Eric's Stonefly Nymph
Flies With a Story

My Stonefly Nymph

Story By: Eric Peper
Recipe By: Eric Peper
Fly Tied By: Eric Peper
Home: Austin, Texas
Eric wrote the "Fly of the Month" column in Field & Stream from 1972 to 1979 and was founding editor of the Field & Stream Book Club.  He currently is involved in the educational software business.

My stonefly nymph was dreamed up in a Salt Lake City motel room the night before my first trip to Yellowstone country about 30 years ago. I suspected we'd need some big, heavy black nymphs because the trip was right around Memorial Day weekend, and I suspected we'd have to fish some high and very cold water.  I'd never seen a natural or even a photo of a Pteronarcys nymph, so my concoction was based strictly on verbal descriptions.

As it turned out, about the only fishable water we found in the area was in the Firehole and Gibbon and in the Henry's Fork below Ashton Dam.  The nymph found fish -- and lots of them -- every day for everyone in our group that tried it, but it was particularly effective in the upper Firehole around Ojo Caliente. 

There were seven anglers in our party, but only two of us tied flies. Between us, I estimate we tied seven or eight dozen of these nymphs in four days.  Thank God, it was a simple fly to tie!  The original pattern had a black hackle fiber tail and had neither the gold tinsel rib nor the bent hook.  Over the years, I added the biot tail and the other two features more for cosmetics than because they added to the fly's effectiveness.  Since its inaugural trip in 1970, the nymph has worked for me all over the US as both a stonefly imitation and in waters where hellgrammites are found.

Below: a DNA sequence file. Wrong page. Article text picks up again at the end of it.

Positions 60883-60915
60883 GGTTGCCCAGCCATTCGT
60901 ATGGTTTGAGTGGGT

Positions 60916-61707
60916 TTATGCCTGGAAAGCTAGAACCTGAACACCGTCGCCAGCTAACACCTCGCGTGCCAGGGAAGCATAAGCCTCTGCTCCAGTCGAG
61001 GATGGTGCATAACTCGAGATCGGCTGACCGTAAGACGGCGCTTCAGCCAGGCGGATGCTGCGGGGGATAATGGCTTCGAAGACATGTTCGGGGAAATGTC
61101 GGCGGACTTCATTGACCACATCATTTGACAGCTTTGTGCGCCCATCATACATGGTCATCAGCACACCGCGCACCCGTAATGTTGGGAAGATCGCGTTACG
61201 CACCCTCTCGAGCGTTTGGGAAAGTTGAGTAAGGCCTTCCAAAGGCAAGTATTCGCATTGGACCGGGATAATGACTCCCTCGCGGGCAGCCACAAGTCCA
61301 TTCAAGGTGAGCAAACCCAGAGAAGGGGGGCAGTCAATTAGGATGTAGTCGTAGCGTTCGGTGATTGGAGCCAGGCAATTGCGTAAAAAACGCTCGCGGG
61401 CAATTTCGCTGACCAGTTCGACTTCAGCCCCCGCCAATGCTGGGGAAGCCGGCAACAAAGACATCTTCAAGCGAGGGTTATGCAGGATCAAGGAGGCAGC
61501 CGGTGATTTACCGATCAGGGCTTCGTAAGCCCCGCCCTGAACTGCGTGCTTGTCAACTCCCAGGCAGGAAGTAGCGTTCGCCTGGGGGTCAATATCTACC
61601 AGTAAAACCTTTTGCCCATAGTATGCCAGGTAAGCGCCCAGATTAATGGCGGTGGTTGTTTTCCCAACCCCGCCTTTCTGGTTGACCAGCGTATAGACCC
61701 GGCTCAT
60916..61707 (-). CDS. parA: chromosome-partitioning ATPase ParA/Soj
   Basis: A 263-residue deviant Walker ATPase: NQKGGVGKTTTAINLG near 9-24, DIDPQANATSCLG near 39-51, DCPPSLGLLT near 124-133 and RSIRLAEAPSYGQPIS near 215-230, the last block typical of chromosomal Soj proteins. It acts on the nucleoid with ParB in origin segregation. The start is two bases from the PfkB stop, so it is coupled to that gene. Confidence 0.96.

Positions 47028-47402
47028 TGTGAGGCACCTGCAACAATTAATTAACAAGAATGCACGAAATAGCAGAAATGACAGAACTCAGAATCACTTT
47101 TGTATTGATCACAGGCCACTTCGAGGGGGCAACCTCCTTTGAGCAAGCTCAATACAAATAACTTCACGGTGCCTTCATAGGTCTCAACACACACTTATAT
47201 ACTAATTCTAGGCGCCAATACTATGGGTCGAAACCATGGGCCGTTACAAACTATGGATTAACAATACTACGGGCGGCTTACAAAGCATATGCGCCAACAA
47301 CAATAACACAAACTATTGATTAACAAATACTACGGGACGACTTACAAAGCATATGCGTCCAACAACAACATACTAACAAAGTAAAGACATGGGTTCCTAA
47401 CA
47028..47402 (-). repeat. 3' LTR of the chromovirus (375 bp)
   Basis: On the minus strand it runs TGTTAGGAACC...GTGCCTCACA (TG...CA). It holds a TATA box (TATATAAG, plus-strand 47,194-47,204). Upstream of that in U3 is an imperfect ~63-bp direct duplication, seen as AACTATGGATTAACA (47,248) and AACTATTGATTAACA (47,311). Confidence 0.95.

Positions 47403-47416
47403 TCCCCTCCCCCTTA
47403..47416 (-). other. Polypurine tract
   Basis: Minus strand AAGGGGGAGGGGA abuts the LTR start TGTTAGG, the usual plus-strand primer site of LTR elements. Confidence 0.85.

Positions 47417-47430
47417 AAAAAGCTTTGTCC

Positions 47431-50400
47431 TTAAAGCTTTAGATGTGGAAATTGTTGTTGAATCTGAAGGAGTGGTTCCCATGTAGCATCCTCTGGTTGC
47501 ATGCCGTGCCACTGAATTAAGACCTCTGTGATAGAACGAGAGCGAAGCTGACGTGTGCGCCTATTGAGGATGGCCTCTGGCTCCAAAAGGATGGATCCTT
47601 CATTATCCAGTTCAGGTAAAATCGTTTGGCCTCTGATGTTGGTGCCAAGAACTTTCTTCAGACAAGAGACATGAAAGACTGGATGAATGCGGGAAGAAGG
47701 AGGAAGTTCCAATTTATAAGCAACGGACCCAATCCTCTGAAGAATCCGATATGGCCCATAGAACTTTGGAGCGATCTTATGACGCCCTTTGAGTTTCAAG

--Eric Peper

Stonefly Nymph, as patterned and tied by Eric Peper

Photo by Peter Frailey

Tying Sequence:

Hook: Mustad 79580, #4, bent slightly at mid-shank
Thread: Prewaxed 3/0 Monocord
Underbody: About 12-15 wraps of .030 lead wire or substitute at mid-body
Tail: Goose biots
Rib: Medium oval gold tinsel
Body: Black wool yarn; tied in just behind hook eye, wrapped to tail position, then back to head
Hackle: About 5 wraps of hen saddle hackle, tied as a collar


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